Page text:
Answers to Question 12. Will anyone benefit from global warming?

Justin Gillis answers to Question 13. Is there any reason for hope?

If you share this with 50 friends, maybe

Scientists have been warning since the 1980s that strong policies were needed to limit emissions. Those warnings were ignored, and greenhouse gases in the atmosphere have since built up to potentially dangerous levels. So the hour is late.

But after 20 years of largely fruitless diplomacy, the governments of the world are finally starting to take the problem seriously. A deal reached in Paris in December commits nearly every country to some kind of action.

Religious leaders like Pope Francis are speaking out. Low-emission technologies, such as electric cars, are improving. Leading corporations are making bold promises to switch to renewable power and stop forest destruction. Around the world, many states and cities are pledging to go far beyond the goals set by their national governments.

What is still largely missing in all this are the voices of ordinary citizens.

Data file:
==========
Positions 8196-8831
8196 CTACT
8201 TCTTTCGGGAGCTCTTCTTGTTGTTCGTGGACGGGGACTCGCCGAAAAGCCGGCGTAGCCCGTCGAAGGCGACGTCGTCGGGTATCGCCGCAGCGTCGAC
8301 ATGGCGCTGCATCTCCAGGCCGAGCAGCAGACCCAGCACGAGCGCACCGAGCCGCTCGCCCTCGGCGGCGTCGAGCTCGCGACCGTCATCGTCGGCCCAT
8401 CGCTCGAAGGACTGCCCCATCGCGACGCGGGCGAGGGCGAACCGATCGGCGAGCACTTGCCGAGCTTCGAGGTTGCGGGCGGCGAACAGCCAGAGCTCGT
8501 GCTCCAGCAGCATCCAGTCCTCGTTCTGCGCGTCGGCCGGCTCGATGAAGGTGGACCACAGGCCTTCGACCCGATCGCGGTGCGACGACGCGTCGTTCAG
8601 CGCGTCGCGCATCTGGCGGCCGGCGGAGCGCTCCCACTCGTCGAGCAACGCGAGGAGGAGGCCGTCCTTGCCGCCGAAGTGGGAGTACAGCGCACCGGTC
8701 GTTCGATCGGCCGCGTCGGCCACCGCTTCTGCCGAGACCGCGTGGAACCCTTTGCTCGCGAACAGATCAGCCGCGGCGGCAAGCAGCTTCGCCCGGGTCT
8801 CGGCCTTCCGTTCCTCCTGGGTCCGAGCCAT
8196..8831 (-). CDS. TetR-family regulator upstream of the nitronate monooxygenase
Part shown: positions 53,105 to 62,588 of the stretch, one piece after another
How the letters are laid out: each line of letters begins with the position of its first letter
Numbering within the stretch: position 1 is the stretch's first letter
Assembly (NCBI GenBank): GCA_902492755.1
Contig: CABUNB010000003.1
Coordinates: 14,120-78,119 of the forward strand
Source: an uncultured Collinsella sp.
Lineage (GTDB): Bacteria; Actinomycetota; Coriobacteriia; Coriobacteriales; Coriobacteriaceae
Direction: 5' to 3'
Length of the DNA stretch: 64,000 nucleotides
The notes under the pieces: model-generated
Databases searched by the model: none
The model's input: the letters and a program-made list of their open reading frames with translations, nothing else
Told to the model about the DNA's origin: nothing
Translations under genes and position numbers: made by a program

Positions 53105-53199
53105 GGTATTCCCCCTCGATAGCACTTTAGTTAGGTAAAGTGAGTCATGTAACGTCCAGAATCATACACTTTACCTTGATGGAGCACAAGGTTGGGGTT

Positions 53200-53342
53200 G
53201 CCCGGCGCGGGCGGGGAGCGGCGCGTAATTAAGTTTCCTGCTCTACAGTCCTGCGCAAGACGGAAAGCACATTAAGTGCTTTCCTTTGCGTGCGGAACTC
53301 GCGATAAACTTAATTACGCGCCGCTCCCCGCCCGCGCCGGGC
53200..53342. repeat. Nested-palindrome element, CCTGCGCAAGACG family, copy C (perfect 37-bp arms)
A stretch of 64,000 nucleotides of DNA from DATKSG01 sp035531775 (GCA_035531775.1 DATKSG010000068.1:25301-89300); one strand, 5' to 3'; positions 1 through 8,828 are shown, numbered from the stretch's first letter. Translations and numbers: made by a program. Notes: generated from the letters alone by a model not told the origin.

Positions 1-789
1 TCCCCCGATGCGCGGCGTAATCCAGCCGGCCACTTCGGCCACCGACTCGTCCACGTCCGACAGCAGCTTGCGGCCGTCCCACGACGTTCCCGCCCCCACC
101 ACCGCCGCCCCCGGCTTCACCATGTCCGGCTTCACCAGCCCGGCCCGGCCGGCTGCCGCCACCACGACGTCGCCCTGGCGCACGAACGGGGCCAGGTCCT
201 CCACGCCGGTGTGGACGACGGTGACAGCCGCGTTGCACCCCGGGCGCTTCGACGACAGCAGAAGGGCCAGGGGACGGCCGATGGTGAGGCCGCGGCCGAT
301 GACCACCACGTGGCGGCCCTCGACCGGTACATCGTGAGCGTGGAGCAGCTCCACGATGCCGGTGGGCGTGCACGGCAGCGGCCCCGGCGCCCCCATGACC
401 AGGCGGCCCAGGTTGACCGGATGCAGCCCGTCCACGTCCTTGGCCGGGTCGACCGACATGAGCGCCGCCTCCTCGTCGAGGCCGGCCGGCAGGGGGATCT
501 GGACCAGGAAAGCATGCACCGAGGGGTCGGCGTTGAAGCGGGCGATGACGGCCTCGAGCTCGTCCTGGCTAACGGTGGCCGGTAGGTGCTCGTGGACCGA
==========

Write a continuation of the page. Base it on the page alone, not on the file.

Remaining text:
Because politicians have a hard time thinking beyond the next election, they tend to tackle hard problems only when the public rises up and demands it.

My answer to Question 13. Is there any reason for hope?

Yes there is. Thanks to the last election the Paris agreement will not be enforced. It is a horrible agreement anyhow, reducing our CO2 emissions immediately and allowing China to keep increasing until 2030, by which time their emissions will be six times as big as ours. Already China is burning 47% of the coal burned in the world, and poor countries still need to get electrified. India is also exempt, and their needs are even bigger than China’s. With the Paris agreement the poorest countries would still use dried cow dung as cooking fuel.

We now have a great opportunity to turn from going after CO2 and address real pollution and environmental degradation. We have immense environmental problems. The water in the American South-West is spoken for, the prairie aquifers are being depleted, water and soil pollution lurks everywhere. We are over-fertilizing our lawns and agricultural fields, not managing wildfires properly, adding red tape to red tape. All environmental action should be regional, such as the Chesapeake Bay Watershed program. Thanks to persuading even the Amish to use proper fertilizing methods, such as not putting out manure just before a thunderstorm, put up manure barriers next to streams and so on, Chesapeake Bay might yet be saved.